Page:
Design for the web
July 20, 2007 | co.mments
Exhibit 1: Wads and Wads about using ETags to reduce bandwith and workload with Spring and Hibernate. Too much to distill into a quote. But Gavin Terrill's article is a great read; he does things like making sure not to use any machine/physical context to calc the Etag, so it'll be consistent across a cluster of servers. Frankly, awareness of this sort of thing is lacking in the Java space. As Floyd Marinescu observed in the comments: "It would be cool to see a generalized etag caching framework added to some of today's modern Java webframeworks." Yes it would.
Exhibit 2: Django's support for ETags, which I can quote: "django.middleware.common.CommonMiddleware: Handles ETags based on the USE_ETAGS setting. If USE_ETAGS is set to True, Django will calculate an ETag for each request by MD5-hashing the page content, and it'll take care of sending Not Modified responses, if appropriate." That's it - you're done.
Exhibit 3: Rails support for Etag, again quotable in full: "Rendering will automatically insert the etag header on 200 OK responses. The etag is calculated using MD5 of the response body. If a request comes in that has a matching etag, the response will be changed to a 304 Not Modified and the response body will be set to an empty string."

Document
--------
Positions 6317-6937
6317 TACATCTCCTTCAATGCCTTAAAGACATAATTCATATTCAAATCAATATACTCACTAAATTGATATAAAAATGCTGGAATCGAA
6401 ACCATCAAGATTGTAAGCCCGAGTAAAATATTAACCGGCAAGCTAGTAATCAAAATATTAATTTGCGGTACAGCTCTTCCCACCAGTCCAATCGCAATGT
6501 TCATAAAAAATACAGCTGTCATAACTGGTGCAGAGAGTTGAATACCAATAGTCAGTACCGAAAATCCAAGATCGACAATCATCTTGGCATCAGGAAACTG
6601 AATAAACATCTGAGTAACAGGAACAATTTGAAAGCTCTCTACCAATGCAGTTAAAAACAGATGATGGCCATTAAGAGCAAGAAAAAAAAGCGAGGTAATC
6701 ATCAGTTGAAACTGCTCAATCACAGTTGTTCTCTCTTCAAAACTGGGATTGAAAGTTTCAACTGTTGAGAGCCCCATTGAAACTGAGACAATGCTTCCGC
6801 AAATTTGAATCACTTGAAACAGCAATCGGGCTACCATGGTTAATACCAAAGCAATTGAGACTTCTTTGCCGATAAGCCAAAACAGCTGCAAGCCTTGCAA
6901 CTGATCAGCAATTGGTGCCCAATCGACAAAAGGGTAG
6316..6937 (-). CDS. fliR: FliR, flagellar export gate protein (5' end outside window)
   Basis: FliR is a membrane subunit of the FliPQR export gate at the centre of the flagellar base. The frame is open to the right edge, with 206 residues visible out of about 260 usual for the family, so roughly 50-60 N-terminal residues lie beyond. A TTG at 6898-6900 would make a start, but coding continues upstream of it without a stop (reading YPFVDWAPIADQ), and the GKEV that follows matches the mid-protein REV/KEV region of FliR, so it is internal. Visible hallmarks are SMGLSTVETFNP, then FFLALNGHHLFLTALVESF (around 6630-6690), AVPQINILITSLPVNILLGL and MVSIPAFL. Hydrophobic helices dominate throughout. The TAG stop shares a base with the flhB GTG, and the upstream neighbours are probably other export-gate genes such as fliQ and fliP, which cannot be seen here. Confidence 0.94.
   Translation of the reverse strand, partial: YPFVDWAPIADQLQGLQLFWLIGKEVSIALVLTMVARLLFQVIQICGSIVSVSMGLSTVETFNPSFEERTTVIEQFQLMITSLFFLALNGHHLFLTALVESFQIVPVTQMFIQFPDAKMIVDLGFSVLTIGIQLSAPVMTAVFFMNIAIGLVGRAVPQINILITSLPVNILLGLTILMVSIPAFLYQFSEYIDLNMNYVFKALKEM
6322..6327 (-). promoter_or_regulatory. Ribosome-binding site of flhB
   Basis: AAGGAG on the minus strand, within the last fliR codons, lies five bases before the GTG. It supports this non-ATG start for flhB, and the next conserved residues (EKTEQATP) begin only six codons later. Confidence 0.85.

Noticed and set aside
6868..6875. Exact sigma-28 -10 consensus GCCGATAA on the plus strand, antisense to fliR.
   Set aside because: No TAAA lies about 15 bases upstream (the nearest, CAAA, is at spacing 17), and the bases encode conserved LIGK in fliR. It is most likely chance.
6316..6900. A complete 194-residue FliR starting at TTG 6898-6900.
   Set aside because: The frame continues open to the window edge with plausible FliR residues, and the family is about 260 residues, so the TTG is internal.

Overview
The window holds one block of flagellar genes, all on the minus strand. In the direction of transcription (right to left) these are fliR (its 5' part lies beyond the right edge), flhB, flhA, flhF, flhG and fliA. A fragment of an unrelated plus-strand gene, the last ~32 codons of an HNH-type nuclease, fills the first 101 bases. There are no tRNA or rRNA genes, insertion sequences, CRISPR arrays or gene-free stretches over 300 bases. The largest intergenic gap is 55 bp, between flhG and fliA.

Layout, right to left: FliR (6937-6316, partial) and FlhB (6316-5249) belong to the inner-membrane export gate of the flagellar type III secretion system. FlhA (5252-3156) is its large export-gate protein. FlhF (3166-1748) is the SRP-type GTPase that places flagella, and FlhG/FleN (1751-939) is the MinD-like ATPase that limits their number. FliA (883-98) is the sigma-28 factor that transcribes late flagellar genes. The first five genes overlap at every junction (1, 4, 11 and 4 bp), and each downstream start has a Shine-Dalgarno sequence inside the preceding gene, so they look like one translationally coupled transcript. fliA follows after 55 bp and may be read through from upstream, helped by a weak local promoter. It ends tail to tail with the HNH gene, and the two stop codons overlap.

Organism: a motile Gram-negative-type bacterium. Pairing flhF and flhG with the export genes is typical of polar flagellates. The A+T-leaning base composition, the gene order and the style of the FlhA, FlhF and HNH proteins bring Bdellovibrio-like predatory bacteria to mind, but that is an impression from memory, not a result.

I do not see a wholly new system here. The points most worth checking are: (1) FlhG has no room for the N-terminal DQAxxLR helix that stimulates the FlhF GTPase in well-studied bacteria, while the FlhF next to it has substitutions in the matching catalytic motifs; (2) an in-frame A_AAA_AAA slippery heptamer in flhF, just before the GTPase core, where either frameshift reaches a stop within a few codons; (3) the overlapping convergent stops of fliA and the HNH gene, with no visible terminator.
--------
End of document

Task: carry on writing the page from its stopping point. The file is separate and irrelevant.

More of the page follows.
The relative verbosity of programming languages isn't the interesting thing; nor is typing doctrine. What's interesting is the culture of frameworks and what different communities deem valuable. My sense of it is that on Java, too many web frameworks - think JSF, or Struts 1.x - consider the Web something you work around using software patterns. The goal is get off the web, and back into middleware. Whereas a framework like Django or Rails is purpose-built for the Web; integrating with the internal enterprise is a non-goal.
ETag support is just one example; there are so many things frameworks like Rails/Django do ranging from architectural patterns around state management, to URL design, to testing, to template dispatching, to result pagination, right down to table coloring that the cumulative effect on productivity is startling. I suspect designing for the Web instead of around it is at least as important as language choice.
It's hard to explain sometimes just how time-consuming it can be to get Web things done on some Java frameworks. This post will be a handy thing to point at next time I'm lost for words :)
July 20, 2007 06:18 AM
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